Only a small percentage of women in Cleveland are aware of a drug that can help prevent HIV infection, according to a new report.
Less than 15 percent of the 351 heterosexual women surveyed knew about pre-exposure prophylaxis, commonly known as PrEP. It’s a pill that can help prevent those who are at a high risk of contracting HIV from getting the disease.
MetroHealth researcher Milana Bogorodskaya led the study and said PrEP was primarily marketed to men when it first came out in 2012.
“I think we can see the awareness rates have gone up in that population, so I think now it’s been important to kind of look at the other populations who also benefit from PrEP, which also include heterosexual females as well as people who inject drugs,” Bogorodskaya said.
Women accounted for less than 5 percent of PrEP prescriptions in the U.S. in 2016, according to the Centers for Disease Control and Prevention.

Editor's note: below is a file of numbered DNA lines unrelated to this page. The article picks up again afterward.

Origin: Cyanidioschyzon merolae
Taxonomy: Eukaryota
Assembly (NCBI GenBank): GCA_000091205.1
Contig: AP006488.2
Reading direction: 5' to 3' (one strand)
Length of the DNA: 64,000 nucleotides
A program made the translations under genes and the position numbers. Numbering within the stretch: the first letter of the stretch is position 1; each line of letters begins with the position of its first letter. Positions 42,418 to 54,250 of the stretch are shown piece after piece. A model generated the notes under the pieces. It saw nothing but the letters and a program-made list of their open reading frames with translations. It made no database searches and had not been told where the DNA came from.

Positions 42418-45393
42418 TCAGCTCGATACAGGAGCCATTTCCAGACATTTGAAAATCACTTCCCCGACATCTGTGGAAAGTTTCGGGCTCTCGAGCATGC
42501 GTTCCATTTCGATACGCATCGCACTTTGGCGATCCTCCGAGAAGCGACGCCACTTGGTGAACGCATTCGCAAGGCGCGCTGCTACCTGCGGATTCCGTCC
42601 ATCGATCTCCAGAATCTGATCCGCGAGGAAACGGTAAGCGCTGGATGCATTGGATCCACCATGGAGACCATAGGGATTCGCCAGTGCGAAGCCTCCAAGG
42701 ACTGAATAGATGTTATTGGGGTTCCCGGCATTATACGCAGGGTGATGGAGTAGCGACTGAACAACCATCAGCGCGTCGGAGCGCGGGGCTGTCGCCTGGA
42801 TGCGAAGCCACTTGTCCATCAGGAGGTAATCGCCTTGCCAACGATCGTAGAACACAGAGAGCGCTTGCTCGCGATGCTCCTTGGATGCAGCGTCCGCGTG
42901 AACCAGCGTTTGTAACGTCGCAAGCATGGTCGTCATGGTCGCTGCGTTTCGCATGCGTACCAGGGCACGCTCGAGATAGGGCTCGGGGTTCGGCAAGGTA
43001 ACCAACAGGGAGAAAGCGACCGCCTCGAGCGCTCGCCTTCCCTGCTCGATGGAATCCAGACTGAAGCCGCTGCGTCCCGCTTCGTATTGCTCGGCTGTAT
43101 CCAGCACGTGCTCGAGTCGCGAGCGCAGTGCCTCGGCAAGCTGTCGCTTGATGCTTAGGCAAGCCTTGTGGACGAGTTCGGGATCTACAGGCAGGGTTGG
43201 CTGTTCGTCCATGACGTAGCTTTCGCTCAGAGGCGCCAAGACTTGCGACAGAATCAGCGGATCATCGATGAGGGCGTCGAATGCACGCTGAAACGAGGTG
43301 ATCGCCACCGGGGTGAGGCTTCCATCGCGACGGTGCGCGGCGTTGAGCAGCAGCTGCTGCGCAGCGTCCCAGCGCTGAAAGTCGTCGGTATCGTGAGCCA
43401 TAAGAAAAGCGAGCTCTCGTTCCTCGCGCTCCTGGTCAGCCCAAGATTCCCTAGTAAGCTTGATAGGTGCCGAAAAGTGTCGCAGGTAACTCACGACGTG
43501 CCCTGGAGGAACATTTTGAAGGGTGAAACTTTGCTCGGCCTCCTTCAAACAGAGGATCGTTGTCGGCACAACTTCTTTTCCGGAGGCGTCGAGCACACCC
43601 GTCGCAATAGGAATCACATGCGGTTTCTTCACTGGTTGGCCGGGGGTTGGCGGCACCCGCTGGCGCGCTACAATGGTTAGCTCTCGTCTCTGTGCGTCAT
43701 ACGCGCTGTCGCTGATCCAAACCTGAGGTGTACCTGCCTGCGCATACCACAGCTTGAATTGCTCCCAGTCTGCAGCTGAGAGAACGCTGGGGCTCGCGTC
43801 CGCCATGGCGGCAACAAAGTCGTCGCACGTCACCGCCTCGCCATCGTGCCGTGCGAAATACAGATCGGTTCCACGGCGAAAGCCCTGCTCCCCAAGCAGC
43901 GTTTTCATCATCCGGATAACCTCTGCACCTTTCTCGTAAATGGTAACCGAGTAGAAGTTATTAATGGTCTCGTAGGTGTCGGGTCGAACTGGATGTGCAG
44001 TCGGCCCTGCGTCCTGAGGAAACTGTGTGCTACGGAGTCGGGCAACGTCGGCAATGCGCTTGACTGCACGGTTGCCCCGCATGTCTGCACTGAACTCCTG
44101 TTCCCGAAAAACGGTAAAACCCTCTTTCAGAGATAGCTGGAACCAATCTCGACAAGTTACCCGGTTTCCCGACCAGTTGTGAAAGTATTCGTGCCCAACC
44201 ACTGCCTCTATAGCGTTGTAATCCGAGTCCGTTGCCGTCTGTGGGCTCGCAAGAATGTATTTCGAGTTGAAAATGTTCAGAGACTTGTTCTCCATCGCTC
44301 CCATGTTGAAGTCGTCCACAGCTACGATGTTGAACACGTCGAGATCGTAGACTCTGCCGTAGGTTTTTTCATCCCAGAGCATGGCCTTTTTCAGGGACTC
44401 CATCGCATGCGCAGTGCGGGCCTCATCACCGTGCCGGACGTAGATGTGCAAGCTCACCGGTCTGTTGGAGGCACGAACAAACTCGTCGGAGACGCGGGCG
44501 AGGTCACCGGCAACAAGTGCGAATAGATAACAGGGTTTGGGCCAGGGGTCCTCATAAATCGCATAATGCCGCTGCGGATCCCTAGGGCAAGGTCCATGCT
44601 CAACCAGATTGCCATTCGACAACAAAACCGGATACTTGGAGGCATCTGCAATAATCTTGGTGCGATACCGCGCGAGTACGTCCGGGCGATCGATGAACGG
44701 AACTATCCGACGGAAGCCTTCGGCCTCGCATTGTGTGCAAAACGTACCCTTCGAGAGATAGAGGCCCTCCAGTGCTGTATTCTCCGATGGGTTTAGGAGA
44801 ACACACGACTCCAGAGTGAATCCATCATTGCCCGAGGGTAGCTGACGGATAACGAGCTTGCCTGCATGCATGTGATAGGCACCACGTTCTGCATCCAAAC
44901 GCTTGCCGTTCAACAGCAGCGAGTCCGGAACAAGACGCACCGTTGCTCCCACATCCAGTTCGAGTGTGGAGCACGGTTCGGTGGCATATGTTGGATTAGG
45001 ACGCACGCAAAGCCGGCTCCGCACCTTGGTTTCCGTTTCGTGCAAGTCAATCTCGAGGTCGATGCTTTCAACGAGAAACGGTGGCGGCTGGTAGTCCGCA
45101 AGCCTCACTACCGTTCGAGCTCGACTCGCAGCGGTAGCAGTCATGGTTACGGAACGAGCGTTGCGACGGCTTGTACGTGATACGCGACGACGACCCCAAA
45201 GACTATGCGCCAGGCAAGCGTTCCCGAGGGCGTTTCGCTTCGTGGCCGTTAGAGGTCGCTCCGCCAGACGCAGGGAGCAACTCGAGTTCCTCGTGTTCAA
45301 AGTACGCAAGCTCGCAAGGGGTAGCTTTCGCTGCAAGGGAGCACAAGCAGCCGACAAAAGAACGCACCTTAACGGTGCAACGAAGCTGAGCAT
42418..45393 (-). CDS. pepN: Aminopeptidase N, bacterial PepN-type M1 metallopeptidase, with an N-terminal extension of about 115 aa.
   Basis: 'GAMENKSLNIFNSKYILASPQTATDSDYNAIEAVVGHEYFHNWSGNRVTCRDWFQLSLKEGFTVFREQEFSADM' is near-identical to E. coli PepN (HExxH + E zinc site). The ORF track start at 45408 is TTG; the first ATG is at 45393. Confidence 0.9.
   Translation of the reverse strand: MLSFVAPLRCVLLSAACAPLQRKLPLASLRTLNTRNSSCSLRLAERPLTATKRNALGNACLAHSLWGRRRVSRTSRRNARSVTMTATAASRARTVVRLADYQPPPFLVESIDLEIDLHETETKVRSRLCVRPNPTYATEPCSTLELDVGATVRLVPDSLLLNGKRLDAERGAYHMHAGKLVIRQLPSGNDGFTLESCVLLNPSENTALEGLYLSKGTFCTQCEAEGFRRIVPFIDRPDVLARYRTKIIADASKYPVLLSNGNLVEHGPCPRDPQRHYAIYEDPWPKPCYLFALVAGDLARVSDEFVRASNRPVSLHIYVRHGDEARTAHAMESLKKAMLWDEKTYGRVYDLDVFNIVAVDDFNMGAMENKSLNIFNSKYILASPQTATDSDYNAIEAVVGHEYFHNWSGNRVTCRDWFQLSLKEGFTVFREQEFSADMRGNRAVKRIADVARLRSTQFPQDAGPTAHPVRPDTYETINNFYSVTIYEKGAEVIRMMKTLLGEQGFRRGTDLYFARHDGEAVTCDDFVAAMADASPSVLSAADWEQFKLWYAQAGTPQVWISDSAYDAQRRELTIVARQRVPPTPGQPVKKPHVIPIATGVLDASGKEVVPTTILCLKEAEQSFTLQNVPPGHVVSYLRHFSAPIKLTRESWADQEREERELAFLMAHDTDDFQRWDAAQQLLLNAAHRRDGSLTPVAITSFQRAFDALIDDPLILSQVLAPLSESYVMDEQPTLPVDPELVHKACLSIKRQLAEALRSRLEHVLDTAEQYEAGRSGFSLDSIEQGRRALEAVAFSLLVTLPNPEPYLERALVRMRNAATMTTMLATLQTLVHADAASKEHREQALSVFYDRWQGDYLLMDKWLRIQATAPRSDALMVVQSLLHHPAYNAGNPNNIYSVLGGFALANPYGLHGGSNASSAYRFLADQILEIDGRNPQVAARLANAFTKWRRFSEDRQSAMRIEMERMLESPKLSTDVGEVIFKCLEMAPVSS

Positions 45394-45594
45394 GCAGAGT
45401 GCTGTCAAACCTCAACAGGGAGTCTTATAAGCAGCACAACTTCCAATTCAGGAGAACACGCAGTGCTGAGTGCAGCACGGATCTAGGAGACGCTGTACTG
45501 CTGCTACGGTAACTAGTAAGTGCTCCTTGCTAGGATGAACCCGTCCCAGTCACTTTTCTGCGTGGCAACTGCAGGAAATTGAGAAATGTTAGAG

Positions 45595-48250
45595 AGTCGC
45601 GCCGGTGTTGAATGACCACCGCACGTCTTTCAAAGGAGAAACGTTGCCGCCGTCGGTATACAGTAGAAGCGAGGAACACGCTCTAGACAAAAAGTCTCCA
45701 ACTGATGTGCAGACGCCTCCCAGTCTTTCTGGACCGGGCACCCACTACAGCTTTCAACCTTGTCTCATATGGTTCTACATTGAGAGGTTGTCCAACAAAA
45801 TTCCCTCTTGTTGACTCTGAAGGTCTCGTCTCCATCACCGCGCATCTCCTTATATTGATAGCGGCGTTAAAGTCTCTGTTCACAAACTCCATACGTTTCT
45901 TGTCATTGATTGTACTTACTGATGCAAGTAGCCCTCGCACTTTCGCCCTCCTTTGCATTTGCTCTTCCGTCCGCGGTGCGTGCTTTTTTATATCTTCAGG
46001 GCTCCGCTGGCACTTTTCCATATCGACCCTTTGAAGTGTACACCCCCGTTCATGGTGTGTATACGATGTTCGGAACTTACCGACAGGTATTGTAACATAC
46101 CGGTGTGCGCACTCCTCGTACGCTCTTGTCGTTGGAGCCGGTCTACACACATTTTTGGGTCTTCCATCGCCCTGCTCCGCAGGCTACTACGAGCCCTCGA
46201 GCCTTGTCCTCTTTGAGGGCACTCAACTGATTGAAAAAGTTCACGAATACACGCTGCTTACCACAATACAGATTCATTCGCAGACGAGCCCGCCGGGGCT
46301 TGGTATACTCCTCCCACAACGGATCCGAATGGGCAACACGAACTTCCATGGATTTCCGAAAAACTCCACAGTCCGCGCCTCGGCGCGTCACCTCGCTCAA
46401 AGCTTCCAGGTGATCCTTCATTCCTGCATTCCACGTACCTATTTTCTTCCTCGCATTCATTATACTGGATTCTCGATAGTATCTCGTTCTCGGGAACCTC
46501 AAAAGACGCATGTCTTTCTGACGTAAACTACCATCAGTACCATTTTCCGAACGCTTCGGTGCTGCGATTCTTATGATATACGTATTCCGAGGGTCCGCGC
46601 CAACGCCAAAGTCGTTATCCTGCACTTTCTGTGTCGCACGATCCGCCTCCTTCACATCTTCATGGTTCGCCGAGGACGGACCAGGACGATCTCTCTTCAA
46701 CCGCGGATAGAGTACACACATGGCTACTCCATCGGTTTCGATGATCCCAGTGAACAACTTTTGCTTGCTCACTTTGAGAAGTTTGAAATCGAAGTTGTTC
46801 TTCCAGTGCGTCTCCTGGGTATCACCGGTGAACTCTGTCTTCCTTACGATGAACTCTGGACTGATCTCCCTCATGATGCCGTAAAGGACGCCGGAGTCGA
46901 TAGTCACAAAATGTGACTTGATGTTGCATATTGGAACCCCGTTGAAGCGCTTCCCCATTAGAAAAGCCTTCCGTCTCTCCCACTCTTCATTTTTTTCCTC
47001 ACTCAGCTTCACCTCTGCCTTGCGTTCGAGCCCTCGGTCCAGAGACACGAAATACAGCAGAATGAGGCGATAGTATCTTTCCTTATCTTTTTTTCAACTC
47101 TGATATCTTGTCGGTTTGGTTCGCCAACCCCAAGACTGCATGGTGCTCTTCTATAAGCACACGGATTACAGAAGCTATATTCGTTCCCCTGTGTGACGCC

“The medical community has done a lot and has done great work in terms of increasing awareness and access to PrEP across the country, but I do think we are behind in terms of getting it to women because we haven’t been really trained to think that women are at risk for HIV,” Bogorodskaya said.
Despite low awareness, 75.9 percent of the heterosexual women Bogorodskaya studied were interested in trying PrEP.
Bogorodskaya also said awareness has increased since the study was conducted in 2014 and 2015. She now wants to focus outreach campaigns on African-American communities, who are at the highest risk of getting HIV in Cleveland.